Real World Makeover: DIY Hidden Tab Top Curtains


Our living room, while not huge, does boast a pair of oversize windows (well, technically it’s a sliding glass door, but doesn’t go anywhere.) The previous owners installed a nice set of Hunter Douglas Silhouette shades, which I adore. They can be fully open, fully closed, or half-open, which creates the most flattering diffused light.  While these shades set the mood for daytime lighting, they really do nothing for our decor.


We scoured stores for affordable curtains to fit our oversized windows, but couldn’t find anything we liked (and could afford!) So, we had our crazy DIY curtain idea and I decided to sew the curtains myself.  My mother, in her inifinite wisdom and years of sewing experience, advised otherwise, but I’m stubborn, and went ahead anyways.  Here are the results.

First, I needed an oversized curtain rod for the extra wide windows. Again, affordable options were limited and I searched for an alternative. I ran across this great DIY project from Shelterrific, where they used an electrical conduit as a curtain rod. As they suggested, I purchased two 10′ rods (for around $10) and had them cut to half of my window size. I then attached them in the center with a conduit connector. Voila! Instant extra long curtain rod. I used regular curtain rod brackets to keep the rod in place. Thanks for the idea, Shelterrific!

Next, the curtains. While vactioning in India last fall, we picked up some gorgeous rusty orange heavy-weight satin with a subtle sheen. For less than $100, we had curtain fabric, lining fabric and enough extra for matching pillows. It’s good to plan ahead when making trips abroad!


I chose to make hidden tab top curtains. I like the clean look-similar to grommets, but without the messy hardware installation. First, measure and sew the edges of the lining fabric. Then, attach the lining to the main fabric (right sides out) and finish the side edges neatly.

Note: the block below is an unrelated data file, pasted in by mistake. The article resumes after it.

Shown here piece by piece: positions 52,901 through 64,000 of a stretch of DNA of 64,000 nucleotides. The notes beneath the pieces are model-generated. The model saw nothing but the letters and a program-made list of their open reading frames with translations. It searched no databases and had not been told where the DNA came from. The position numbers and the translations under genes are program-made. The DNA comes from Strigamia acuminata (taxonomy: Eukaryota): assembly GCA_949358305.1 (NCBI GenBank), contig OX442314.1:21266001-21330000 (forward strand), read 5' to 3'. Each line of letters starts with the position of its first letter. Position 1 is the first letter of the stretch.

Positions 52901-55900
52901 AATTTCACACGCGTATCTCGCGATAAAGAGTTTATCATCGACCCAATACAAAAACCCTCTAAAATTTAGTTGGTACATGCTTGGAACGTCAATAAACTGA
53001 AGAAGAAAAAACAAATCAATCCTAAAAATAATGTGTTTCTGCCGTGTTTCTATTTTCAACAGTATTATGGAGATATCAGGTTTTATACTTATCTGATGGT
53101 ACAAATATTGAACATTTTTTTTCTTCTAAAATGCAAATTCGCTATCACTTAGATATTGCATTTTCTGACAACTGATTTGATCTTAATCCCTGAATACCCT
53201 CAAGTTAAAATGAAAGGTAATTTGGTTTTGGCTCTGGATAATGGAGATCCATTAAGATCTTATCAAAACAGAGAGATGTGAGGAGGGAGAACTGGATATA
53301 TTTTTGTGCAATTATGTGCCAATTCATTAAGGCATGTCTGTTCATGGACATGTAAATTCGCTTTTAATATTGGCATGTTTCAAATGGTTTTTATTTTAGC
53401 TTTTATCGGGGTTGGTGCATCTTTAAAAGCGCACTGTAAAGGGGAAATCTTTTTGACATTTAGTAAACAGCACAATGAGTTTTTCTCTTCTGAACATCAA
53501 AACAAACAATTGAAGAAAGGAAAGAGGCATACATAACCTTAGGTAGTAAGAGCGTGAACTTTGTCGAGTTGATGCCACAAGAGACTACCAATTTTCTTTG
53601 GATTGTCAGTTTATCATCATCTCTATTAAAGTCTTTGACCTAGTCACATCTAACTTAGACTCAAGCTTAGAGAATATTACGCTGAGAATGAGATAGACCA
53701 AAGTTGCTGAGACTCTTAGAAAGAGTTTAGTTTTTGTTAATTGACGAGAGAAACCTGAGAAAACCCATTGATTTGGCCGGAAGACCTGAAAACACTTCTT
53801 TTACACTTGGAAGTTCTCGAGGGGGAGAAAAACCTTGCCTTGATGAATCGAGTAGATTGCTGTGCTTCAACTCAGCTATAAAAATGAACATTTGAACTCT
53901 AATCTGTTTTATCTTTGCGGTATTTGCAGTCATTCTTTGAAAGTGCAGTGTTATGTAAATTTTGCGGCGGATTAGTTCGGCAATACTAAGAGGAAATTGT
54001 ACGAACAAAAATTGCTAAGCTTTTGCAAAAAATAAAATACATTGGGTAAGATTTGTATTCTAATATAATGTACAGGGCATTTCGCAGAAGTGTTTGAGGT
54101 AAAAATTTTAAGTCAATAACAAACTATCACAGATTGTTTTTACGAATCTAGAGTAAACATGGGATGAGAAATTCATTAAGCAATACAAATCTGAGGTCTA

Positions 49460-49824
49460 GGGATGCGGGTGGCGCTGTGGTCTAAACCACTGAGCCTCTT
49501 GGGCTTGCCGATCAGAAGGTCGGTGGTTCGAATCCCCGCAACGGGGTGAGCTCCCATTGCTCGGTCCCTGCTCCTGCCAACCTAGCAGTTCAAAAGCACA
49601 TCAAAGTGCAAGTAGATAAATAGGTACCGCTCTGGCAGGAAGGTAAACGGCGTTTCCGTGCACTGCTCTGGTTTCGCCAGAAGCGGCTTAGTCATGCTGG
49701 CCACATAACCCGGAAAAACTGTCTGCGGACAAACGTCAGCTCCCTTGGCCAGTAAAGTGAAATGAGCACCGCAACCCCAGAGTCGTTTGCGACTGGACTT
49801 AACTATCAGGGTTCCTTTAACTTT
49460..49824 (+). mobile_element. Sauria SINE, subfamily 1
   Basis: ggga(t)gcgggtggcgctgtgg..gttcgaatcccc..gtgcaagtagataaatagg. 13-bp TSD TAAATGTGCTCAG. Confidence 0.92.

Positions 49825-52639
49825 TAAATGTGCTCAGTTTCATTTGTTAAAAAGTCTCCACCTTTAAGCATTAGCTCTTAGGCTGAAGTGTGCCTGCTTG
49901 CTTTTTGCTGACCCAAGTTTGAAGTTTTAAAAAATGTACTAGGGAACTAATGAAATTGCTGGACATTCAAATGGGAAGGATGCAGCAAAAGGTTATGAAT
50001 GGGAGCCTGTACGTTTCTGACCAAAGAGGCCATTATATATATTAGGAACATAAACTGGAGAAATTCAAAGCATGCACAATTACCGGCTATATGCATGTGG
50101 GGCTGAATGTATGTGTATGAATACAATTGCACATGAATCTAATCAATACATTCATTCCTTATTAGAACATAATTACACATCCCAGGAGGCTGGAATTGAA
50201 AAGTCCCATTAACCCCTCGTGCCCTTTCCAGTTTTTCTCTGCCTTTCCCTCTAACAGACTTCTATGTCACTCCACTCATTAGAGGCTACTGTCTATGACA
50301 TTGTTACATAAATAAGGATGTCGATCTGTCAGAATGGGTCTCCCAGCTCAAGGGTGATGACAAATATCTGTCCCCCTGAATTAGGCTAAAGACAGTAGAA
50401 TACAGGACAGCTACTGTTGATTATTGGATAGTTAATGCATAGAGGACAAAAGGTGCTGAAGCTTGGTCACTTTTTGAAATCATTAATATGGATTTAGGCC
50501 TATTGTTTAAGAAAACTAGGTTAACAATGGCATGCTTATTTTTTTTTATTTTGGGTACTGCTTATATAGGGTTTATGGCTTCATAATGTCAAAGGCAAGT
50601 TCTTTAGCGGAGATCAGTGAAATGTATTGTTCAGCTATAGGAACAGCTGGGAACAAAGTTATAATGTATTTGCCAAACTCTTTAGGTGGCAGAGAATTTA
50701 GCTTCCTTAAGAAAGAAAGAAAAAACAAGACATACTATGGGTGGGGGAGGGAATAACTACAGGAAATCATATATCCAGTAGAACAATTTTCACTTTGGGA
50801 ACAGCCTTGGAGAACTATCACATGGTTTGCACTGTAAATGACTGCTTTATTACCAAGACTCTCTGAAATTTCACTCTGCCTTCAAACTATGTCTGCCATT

Next, sew the header and the tabs. For this, I basically made “belt loops,” which are sewn into the wide hem of the header. I found that a sturdy grosgrain ribbon makes a great tab (and you don’t have to sew the edges). I spaced my loops about 7″ apart. You should adjust based on the size of the window and curtain.


Here’s a close up of the tab.


Lastly, hang the curtain on the rod. Then, measure and pin the hem. I found it useful to hang the curtain and pin the hem, to ensure that the curtain just grazed the floor. Remove the curtain, sew the hem and you are all set! Here’s the finished curtain. I tied the panel in place for 24 hours to train the fabric. I imagine a light steaming with the iron would also help.


Check out how clean and nice the hidden tab top looks! I love the modern edge-not too fussy.


Sewing your own custom curtains may not be practical for everyone. Don’t despair, you still have options! Before I embarked on my project, I discovered that my local dry cleaner/tailor would sew curtains to my specifications. This is great option if you don’t have a access to a sewing machine (or the patience to do it). So, ask around before you settle on an off-the-shelf product.

Check out these similar posts:

The Subtle Shades of Spring
Vintage Eclectic Living Room
Living Like a Student in Barcelona
Impulse Purchase: Moroccan Brights
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  1. Kim


    These are beautiful curtains! The hidden tabs really do create a nice clean touch. Love your blog. Would certainly love to see more of your sewing projects on here as well. As I recall, you were always such a wiz with fabric!